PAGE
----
Claim: Climate change ‘may’ be responsible for the abrupt collapse of Tibetan civilization around 2000BC

If we have another grand minimum and temperatures cool, farmers will have to adjust the crops that they grow. This is one example of how the climate has an impact on food supplies.

Watts Up With That?

From Washington State University: Closing the Case on an Ancient Archeological Mystery

Solving 4,000-year-old mystery helps WSU archeologist find useful resource for a warmer future

Barley cultivation in Jiuzhaigou National Park hasn't changed much in nearly 2,000 years. The park is located in the Min Shan mountain range, Northern Sichuan in South Western China. Credit: Washington State University Barley cultivation in Jiuzhaigou National Park hasn’t changed much in nearly 2,000 years. The park is located in the Min Shan mountain range, Northern Sichuan in South Western China. Credit: Washington State University

PULLMAN, Wash.–Climate change may be responsible for the abrupt collapse of civilization on the fringes of the Tibetan Plateau around 2000 B.C.

WSU archaeologist Jade D’Alpoim Guedes and an international team of researchers found that cooling global temperatures at the end of the Holocene Climatic Optimum, a 4,000 year period of warm weather, would have made it impossible for ancient people on the Tibetan Plateau to cultivate millet, their primary food source.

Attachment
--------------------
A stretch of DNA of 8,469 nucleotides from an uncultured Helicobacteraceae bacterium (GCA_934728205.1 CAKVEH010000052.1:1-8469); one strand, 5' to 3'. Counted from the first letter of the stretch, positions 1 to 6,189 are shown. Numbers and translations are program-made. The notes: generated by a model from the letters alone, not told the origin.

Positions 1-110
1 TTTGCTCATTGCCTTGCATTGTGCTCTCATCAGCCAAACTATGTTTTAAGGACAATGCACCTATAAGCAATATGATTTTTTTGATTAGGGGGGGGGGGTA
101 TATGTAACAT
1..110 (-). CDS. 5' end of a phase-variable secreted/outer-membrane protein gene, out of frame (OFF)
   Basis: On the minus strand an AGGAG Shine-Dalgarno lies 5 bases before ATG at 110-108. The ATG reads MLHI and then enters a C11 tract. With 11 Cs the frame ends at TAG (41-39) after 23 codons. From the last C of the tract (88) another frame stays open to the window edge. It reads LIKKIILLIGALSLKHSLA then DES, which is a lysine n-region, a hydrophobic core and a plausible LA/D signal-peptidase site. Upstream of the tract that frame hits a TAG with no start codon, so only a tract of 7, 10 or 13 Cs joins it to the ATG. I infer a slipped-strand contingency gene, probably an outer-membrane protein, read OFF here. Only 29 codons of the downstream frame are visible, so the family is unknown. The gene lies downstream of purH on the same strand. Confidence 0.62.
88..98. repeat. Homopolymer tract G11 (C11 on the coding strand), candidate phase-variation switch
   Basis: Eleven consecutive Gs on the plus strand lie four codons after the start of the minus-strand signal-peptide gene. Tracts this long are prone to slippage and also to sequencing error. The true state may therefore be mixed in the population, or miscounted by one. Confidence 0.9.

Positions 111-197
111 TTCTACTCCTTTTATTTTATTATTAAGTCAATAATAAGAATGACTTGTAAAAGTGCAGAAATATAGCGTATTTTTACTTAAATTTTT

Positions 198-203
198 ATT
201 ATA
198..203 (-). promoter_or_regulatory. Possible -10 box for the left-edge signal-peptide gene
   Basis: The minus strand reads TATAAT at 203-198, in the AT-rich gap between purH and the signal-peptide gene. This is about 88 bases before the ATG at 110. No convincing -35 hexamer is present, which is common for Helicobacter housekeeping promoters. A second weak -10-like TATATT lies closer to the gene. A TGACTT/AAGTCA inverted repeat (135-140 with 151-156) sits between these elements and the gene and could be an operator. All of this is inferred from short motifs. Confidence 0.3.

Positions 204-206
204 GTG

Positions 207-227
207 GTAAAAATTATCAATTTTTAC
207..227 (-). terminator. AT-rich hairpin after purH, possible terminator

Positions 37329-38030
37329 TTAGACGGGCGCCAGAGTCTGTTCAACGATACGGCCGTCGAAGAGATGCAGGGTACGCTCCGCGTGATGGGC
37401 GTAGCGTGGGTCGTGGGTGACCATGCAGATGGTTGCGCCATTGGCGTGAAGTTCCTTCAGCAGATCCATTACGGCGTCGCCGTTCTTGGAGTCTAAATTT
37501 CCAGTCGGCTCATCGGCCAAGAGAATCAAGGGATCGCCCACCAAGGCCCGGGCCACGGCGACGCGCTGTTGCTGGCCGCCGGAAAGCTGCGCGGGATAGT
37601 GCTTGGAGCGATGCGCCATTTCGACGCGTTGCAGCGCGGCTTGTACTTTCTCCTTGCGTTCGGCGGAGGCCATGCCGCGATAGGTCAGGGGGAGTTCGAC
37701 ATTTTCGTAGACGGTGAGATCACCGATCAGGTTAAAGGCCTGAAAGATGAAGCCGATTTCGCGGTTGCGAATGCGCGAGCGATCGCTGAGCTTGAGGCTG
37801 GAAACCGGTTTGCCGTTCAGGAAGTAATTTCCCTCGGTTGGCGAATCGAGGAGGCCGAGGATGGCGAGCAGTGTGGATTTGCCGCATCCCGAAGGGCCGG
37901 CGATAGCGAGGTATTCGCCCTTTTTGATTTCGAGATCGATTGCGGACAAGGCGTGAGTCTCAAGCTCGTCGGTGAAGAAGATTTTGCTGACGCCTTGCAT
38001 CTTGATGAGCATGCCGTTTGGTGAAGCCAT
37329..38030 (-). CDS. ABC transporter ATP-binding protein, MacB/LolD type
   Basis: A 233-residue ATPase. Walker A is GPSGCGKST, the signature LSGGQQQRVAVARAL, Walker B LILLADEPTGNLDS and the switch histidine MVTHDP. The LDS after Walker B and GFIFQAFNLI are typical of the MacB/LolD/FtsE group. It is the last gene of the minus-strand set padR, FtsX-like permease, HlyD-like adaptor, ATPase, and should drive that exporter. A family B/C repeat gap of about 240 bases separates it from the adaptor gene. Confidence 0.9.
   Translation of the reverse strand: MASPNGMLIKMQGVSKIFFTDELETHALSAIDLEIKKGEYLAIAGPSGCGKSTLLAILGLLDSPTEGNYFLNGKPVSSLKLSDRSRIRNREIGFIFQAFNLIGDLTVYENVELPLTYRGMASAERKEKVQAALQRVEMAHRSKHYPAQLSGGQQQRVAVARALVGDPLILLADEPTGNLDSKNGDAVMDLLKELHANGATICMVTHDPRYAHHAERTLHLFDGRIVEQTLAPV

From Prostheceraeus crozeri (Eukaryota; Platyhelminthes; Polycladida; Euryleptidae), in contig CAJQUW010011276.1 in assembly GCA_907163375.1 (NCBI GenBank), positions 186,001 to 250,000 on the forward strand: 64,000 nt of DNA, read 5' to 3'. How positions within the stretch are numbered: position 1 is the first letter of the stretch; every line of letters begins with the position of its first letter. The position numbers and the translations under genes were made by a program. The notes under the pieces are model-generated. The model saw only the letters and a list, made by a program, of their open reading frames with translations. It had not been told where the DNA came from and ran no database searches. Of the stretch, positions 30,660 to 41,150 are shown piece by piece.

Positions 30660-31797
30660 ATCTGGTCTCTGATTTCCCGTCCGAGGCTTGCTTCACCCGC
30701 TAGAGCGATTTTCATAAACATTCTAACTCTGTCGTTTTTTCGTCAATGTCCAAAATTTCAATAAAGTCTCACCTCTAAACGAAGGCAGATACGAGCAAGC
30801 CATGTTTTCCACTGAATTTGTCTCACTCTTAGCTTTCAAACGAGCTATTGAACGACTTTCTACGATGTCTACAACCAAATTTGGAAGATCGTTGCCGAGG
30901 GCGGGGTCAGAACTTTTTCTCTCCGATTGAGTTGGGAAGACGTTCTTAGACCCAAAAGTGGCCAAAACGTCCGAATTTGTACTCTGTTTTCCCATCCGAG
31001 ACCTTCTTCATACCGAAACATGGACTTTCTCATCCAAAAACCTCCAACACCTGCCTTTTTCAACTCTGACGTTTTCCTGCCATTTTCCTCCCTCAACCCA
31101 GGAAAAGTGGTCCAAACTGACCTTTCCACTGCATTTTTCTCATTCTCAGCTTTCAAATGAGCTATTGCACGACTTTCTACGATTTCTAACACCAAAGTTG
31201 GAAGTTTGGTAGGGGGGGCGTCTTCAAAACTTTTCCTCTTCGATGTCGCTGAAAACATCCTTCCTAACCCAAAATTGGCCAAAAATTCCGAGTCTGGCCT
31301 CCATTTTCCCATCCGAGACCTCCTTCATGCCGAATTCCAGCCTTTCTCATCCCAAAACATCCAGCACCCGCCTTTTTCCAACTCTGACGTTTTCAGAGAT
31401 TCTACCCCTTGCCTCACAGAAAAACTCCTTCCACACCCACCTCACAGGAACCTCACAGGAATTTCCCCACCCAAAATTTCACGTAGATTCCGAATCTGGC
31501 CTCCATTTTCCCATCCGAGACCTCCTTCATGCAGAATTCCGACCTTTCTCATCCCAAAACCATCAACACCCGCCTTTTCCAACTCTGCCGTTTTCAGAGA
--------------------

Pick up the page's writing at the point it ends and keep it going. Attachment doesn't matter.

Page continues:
Guedes’ team’s research recently was published online in the Proceedings of the National Academy of Sciences. Her results provide…

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Author: Russ Steele

Freelance writer and climate change blogger. Russ spent twenty years in the Air Force as a navigator specializing in electronics warfare and digital systems. After his service he was employed for sixteen years as concept developer for TRW, an aerospace and automotive company, and then was CEO of a non-profit Internet provider for 18 months. Russ's articles have appeared in Comstock's Business, Capitol Journal, Trailer Life, Monitoring Times, and Idaho Magazine.

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